Stars and Gripes

Occasionally interesting insight (and gripes) about the USMNT

England Overview (Update) – Gerrard and Lampard Together, Again?

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For two years, Fabio Capello has gone to lengths in order to avoid the miscalculation that helped sink Steve McLaren–matching Lampard and Gerrard at the heart of the England midfield.  The two have yet to be paired together under the Capello regime, and until three weeks ago, it seemed unlikely they would be.  Yet the injury bug that has ended the dreams of so many in South Africa has hit England particularly hard in the center of the pitch. Capello has spent most of the last month grasping for options, no doubt deathly afraid that he may have to reprise the ineffective line-up that saw England crash out of Euro 2008 qualifying.

Yet just five days out from his squad’s opener against their former renegade colony, his options have worn thin.  Owen Hargreaves, really the only true holding midfielder of class in the pool, is home in Manchester, unable to fight off the tendonitis that has sidelined his career.  James Milner, for all his versatility, failed to convince against Mexico, at times looking supremely uncomfortable, and with good reason.  Scott Parker was left off the roster in favor of Michael Carrick, whose once-splendid form has been in a free fall since the Champions League Final a year ago.

With Barry (who is without question their first option, but really isn’t a natural holding mid) ruled out of England’s plans until the match-up with Algeria in two weeks time, Carrick was given one final chance to impress yesterday, but did nothing of the sort. He looked shaky throughout, with an ill-advised back pass to Robert Green nearly ending in disaster.

There is now a growing consensus in the English press that Capello will be forced to take the step he has so studiously avoided, and revert back to the Gerrard/Lampard axis in the middle, likely pushing Milner or Joe Cole out wide left.  Doing so would certainly change the dynamic of the England attack, and not for the better.  As noted yesterday, the Three Lions have found a system that works quite well, even if there were minor personnel issues waiting to be sorted out, principally up front.  Play would still flow from the left wing, as Gerrard would more likely to find him on that side of the pairing, with Lampard and Aaron Lennon to the right.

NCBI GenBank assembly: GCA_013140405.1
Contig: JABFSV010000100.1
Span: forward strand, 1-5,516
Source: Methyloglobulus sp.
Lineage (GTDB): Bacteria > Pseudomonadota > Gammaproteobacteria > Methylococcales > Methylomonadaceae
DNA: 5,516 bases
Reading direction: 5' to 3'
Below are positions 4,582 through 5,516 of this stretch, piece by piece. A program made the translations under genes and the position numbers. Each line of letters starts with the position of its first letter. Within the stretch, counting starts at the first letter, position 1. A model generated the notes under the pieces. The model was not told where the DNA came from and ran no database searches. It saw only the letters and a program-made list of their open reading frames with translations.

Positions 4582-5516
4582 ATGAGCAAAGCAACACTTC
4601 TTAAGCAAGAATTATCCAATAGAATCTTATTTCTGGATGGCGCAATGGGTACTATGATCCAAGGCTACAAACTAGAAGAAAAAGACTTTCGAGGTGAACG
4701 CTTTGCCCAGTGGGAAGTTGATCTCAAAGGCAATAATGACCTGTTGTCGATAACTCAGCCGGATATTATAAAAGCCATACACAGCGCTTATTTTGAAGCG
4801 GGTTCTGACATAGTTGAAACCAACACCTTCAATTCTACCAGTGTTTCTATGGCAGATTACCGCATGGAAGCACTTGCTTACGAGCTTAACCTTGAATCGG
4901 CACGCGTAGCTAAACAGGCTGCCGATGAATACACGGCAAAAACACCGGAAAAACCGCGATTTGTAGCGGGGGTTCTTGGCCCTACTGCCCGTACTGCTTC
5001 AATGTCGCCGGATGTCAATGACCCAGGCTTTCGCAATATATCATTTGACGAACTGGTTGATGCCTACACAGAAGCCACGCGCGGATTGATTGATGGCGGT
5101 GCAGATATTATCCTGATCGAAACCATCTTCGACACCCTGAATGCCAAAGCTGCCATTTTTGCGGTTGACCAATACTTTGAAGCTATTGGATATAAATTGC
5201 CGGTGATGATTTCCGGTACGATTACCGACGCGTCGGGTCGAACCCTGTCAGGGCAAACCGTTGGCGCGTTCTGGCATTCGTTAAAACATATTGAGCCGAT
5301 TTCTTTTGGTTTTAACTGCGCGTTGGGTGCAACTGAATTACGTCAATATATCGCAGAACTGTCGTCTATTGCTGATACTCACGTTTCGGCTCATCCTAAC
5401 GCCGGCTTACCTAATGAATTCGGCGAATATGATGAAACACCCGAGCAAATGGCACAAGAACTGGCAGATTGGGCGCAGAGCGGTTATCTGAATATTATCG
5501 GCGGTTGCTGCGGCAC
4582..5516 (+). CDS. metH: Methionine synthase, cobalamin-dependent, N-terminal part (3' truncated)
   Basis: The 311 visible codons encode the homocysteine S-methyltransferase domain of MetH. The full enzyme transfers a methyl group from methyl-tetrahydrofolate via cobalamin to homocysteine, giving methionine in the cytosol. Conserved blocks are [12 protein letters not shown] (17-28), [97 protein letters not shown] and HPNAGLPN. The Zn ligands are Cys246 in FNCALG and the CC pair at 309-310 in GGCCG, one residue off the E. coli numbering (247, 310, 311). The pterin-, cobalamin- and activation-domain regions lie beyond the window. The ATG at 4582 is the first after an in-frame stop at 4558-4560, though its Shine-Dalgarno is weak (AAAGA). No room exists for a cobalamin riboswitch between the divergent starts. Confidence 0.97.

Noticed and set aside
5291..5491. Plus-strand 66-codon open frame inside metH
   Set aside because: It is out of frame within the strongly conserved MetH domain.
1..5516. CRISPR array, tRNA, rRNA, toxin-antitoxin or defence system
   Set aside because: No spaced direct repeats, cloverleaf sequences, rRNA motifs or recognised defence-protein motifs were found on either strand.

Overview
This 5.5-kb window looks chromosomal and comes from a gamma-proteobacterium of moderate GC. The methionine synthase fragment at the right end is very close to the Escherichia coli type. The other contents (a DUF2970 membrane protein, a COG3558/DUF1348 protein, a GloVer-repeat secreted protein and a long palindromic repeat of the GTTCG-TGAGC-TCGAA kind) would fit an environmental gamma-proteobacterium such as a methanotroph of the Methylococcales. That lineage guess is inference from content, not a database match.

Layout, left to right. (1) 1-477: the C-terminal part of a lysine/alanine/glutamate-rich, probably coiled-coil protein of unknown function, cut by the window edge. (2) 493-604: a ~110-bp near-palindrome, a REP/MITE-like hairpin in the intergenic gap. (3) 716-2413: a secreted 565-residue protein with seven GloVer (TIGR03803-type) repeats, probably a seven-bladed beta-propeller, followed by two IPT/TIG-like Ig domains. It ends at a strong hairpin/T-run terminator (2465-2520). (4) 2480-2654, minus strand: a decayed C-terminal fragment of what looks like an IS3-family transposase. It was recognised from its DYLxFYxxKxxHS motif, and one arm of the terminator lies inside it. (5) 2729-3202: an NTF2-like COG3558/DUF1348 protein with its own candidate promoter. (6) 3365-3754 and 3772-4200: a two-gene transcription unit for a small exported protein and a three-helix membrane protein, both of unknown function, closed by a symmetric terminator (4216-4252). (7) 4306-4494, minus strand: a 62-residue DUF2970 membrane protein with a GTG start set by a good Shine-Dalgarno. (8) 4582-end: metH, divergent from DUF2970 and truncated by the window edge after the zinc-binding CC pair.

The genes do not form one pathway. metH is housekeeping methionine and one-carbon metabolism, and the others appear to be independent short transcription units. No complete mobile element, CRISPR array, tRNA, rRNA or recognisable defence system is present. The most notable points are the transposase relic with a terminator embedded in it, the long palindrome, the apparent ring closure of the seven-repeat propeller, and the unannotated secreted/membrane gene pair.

The real issue for England, however, is it’s vulnerability to counter-attacks.  I’ll do a larger post on this tonight or tomorrow, but a lack of a holding midfielder compounds the problems already present.  Will Glen Johnson and Ashley Cole be as likely to forage up the wings knowing that they lack cover?  Will Gerrard and Lampard fear being caught out of position to the point where they’re more hesitant to lead the attack?

Big, big questions remain for Fabio Capello.


Written by Pete Kavanaugh

June 8, 2010 at 10:14 am

Posted in Uncategorized

One Response

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  1. Hi Pete

    Apologies for the late response, this is now a couple of weeks old. However, it’s an interesting post, and it is nice to see this from an American’s point of view.

    Capello did make some errors picking the England side. Many fans over here (England, by the way!) were unhappy with his tactics, and the midfield was the main source of discontent.

    I’d argue that Barry is a defensive midfield player, mind. When Hargreaves is injured, Barry is the only tested option (especially as Carrick’s form continues to bomb).

    Lampard and Gerrard together has never worked, we’ve known for a decade, but Capello thought he’d solved the option by playing Gerrard wide left. Was never a great idea, but England had some joy during the qualifiers.

    Hopefully, it’ll never happen again. However, now is definitely the time to bring the next generation through.

    Anyway, keep up the good work, man.


    Mike McKenna

    June 29, 2010 at 8:07 pm

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